Imagine you are walking down the street. You pass men and women in business suits, teenage babysitters with toddlers, girls running by in track suits, men taking their dogs for a walk. Each of these people are making assumptions about you, just as you are making assumptions about them, in an attempt to satisfy the human desire to know, understand, and categorize. Based on their appearance, clothes, haircut – anything you can see – you make assumptions about the kinds of jobs these passersby have, where they live, how they spend their free time. And also, perhaps unconsciously, their sexuality.
When I walk down that same street, I know that the majority of people – I would guess almost everyone – is getting that final assumption wrong about me. I can’t help but feel invisible when such an important part of my identity is not only hidden, but, in a way, contradicted and misrepresented.
I will admit there are times and places where “passing” as straight is beneficial and even a matter of safety. And as the saying goes, “Your privilege is showing, Julie.” I am fully aware that the ability to blend seamlessly into the background when necessary is an advantage afforded to me because of my femme identity; I know that many lesbians are not so fortunate.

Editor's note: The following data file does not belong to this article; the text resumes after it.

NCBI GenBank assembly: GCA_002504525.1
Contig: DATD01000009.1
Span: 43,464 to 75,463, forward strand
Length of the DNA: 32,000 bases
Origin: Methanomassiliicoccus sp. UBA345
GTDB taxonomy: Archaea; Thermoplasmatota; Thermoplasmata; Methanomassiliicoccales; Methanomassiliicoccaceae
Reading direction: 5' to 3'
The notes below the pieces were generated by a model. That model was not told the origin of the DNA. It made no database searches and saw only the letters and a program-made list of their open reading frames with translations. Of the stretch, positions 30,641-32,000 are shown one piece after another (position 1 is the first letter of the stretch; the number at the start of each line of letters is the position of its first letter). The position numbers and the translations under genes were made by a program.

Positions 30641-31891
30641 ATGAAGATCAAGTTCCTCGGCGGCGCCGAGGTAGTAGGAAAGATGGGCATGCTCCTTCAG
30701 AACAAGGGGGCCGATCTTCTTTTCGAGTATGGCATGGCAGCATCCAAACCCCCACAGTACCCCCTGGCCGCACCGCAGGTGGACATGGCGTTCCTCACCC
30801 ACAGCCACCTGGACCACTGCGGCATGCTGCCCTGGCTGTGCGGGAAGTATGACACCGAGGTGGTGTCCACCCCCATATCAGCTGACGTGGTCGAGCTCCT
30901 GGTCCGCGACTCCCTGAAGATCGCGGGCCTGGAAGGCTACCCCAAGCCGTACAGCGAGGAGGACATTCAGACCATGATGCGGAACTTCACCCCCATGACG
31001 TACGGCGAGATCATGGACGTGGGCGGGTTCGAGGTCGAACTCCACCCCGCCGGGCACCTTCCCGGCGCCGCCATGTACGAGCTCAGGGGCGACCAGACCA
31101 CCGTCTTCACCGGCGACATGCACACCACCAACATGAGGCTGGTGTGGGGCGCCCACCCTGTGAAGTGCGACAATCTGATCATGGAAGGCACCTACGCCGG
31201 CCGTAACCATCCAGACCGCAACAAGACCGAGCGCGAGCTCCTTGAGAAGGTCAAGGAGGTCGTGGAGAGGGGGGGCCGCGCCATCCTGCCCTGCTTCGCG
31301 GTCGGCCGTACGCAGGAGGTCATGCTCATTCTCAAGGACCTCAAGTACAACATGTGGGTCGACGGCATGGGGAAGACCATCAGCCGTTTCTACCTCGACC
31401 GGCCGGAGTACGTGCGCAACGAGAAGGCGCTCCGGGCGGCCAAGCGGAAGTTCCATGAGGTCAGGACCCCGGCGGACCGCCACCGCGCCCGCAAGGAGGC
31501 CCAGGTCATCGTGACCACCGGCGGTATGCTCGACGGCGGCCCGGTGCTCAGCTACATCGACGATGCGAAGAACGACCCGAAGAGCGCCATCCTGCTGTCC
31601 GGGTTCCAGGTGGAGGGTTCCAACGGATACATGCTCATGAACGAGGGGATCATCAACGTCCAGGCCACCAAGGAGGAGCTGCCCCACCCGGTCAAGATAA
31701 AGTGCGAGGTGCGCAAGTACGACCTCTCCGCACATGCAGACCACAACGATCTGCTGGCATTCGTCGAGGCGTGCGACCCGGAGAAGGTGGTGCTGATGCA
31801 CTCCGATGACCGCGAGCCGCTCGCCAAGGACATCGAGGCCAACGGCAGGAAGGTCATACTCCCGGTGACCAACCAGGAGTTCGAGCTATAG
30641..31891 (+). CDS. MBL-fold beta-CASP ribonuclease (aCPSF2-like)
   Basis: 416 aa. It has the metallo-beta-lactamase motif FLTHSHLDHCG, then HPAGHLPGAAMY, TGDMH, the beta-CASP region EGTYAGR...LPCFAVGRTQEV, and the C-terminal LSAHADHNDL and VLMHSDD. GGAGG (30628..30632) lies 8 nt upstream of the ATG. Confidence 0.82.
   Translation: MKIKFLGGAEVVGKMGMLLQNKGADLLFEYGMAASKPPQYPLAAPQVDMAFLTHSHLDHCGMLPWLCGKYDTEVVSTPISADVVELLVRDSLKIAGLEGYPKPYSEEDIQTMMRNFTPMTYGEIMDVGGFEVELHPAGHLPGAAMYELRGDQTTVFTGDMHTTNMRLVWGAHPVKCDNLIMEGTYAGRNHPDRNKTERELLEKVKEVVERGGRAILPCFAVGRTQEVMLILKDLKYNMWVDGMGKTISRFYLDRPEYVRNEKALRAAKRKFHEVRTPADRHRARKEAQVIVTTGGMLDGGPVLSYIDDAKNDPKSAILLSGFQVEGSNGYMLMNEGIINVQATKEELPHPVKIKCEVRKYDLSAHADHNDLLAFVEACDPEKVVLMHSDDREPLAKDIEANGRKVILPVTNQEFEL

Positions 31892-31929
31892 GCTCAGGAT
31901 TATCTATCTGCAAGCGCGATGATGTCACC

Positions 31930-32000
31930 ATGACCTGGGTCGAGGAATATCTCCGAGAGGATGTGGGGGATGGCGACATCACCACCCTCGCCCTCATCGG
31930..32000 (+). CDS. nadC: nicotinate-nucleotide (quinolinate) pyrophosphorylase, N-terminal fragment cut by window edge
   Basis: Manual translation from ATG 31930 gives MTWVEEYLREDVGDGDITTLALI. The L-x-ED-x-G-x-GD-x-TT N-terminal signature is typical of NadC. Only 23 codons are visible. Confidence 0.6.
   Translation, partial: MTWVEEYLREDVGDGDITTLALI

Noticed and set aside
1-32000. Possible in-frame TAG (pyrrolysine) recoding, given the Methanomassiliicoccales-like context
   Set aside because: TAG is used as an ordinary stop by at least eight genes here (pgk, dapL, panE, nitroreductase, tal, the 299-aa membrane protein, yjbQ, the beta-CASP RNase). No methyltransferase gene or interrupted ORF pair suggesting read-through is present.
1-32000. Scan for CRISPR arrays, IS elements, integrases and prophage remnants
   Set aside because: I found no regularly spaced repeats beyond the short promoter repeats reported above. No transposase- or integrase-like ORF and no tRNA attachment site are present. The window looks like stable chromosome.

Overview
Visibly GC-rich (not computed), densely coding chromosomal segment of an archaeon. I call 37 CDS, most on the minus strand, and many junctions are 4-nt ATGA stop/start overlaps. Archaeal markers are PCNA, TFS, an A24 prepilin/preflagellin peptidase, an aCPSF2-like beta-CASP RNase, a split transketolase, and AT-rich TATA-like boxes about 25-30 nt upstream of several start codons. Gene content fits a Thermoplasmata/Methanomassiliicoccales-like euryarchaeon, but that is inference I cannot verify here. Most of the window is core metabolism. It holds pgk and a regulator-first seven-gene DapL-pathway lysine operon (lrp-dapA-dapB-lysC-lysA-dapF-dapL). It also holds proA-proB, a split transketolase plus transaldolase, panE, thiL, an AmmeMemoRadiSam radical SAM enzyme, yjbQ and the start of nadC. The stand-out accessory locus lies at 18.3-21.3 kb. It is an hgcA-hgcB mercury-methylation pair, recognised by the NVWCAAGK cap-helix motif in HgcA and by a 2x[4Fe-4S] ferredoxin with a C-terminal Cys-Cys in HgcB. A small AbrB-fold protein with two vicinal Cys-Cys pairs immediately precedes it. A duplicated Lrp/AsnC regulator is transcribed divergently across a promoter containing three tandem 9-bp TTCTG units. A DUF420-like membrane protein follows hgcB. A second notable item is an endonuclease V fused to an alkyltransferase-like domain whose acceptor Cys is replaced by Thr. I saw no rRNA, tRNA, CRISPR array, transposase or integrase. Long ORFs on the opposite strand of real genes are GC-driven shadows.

However, I can’t help but be frustrated by the fact that everyone I meet and every person I pass on the street assumes that I am straight. I am proud to be gay, and I am proud to be femme, and it seems nearly impossible to present both of these identities at once. The only time I am recognizable as a lesbian is when I am on my partner’s arm. I love the sense of pride I feel when I am beside her, not only from the pride I have in our relationship but also in my lesbian identity. I often wish there were a way to show that side of myself without being dependent on someone else.
This invisibility often leaves me feeling alienated from the LGBT community. It has become a running joke between my partner and I that whenever I spot a lesbian couple or a rainbow sticker on a car, I will shout just below earshot, “Hi me! Hi us! We’re gay! We’re gay too!” It’s funny and we have a good laugh, but at the same time, it is representative of the desperation I feel in trying to be visible to my community.
I’ve tried a few things to combat this invisibility; I put a rainbow pin on my backpack and an HRC (Human Rights Campaign) sticker on my water bottle. But short of wrapping myself in a pride flag like a bath towel, I don’t really know how I could ever prevent people from automatically assuming I’m straight. I guess that’s the main point I am trying to make – I just wish that heterosexuality wasn’t the default setting in the eyes of the world, particularly for a feminine-looking girl like myself.
So I challenge you to fight against this assumption. Starting today, try to break the habit of assuming a person’s sexuality based on their appearance. It’s not easy, but it will be worth the effort the next time you meet a femme lesbian. What a breath of fresh air it will be for her when you ask something like, “Do you have a partner?” instead of “Do you have a boyfriend?”
Just the thought alone is enough to make this femme’s heart smile.